VIEWED 364 TIMES
I recently watched the film Third World Cop and I must say it is a great film for the student of Jamaican Patois or anyone that wants to learn to speak Jamaican. The movie is based in Kingston, Jamaica, and has an all Jamaican cast that is made up of famous dancehall artists like Elephant Man and Ninjaman and many prominent Jamaican actors and actresses. For anyone that has seen Dancehall Queen, many members of the cast also play a role in Third World Cop such as Paul Campbell, Mark Danvers and Audrey Reid.
The movie is the story of a police office from Kingston who goes by the name Capone (Paul Campbell). Capone is transferred from Port Antonio back to Kingston in an effort to breakdown the organized crime occurring in the Dungle neighborhood of Kingston, where Capone is originally from. Upon his return to Kingston, Capone is given the assignment to investigate gun smuggling into the neighborhood. When Capone goes to the Dungle, he learns that his best friend’s little brother, Ratty, is a huge community leader. Although, Ratty is a hero in the community, he is much more involved in the underworld dealings than people would like to believe. When Capone learns that Ratty is involved, he does everything he can to stop and help Ratty and also stop the criminal kingpins arming the neighborhood.
I do not want to give too much of the movie away because I truly think it holds a special place for the person looking to learn how to speak Jamaican. No, the movie will never be a Hollywood blockbuster and it is not the best film quality, but there are so many other gems in this movie. From a language perspective, this movie is in the top 5 for Jamaican Patois. The language largely used throughout the film is Patois and the DVD allows you to use subtitles, so this really helps in building your understanding. The most famous patois expression in the movie is “We run tings, tings nuh run we.” The pronunciation is that of native speakers so you hear the words in the right context and emotions. You also see people greeting each other and just having everyday interaction. This is invaluable and makes the film well worth watching.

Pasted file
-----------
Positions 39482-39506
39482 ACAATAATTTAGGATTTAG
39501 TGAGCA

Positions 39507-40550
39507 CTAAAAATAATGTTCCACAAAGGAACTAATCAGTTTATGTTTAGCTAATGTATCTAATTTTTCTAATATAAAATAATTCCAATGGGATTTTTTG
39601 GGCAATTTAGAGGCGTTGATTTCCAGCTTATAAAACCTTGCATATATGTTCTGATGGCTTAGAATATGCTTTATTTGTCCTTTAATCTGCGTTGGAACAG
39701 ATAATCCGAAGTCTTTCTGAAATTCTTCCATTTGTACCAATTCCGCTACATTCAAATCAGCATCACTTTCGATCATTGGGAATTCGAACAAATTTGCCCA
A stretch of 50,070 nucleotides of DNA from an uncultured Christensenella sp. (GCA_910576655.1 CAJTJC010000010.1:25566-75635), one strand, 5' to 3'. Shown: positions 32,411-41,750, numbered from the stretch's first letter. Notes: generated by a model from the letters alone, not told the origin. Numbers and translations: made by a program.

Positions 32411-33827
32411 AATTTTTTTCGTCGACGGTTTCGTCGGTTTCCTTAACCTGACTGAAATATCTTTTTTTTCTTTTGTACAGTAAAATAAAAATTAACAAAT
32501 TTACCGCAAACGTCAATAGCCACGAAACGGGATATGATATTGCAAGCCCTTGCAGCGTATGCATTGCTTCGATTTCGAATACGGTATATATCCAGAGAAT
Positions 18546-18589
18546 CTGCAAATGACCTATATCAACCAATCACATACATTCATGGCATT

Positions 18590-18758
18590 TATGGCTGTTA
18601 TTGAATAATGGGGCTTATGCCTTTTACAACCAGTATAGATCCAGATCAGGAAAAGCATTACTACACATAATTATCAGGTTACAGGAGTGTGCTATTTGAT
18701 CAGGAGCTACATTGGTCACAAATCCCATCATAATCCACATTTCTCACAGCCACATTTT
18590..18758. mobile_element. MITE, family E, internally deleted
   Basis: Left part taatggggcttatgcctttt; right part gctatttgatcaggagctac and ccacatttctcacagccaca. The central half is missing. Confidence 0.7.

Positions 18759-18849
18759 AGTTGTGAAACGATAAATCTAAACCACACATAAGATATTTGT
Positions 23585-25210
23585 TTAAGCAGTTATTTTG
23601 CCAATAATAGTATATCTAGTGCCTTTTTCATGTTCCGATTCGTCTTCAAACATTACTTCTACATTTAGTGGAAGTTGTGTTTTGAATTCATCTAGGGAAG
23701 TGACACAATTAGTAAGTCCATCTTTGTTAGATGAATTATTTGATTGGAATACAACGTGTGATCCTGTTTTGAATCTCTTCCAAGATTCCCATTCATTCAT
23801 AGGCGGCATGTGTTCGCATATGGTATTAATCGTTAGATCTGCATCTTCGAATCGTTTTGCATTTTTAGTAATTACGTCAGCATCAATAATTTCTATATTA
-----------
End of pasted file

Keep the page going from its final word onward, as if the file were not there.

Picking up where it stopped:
From a cultural standpoint, the film also sheds light on the “bad man” element of Jamaica. This is a recurring theme in many Jamaican films. A “Bad Man” is a gangster for all intensive purposes and many of the Jamaican movies that are not focused on Rastafari put emphasis on the gangster element of Jamaica. Along with the “bad man” you see the role of the police in Jamaican society and how much respect or lack thereof the community has for them. Finally, like most films based in the developing world, there is a glimpse into the struggle of people trying to make something of themselves, but still being held down by other forces.
All in all, I say this film is well worth your time and really worth buying. As mentioned, the film is invaluable in learning to speak Jamaican. I would highly recommend this film.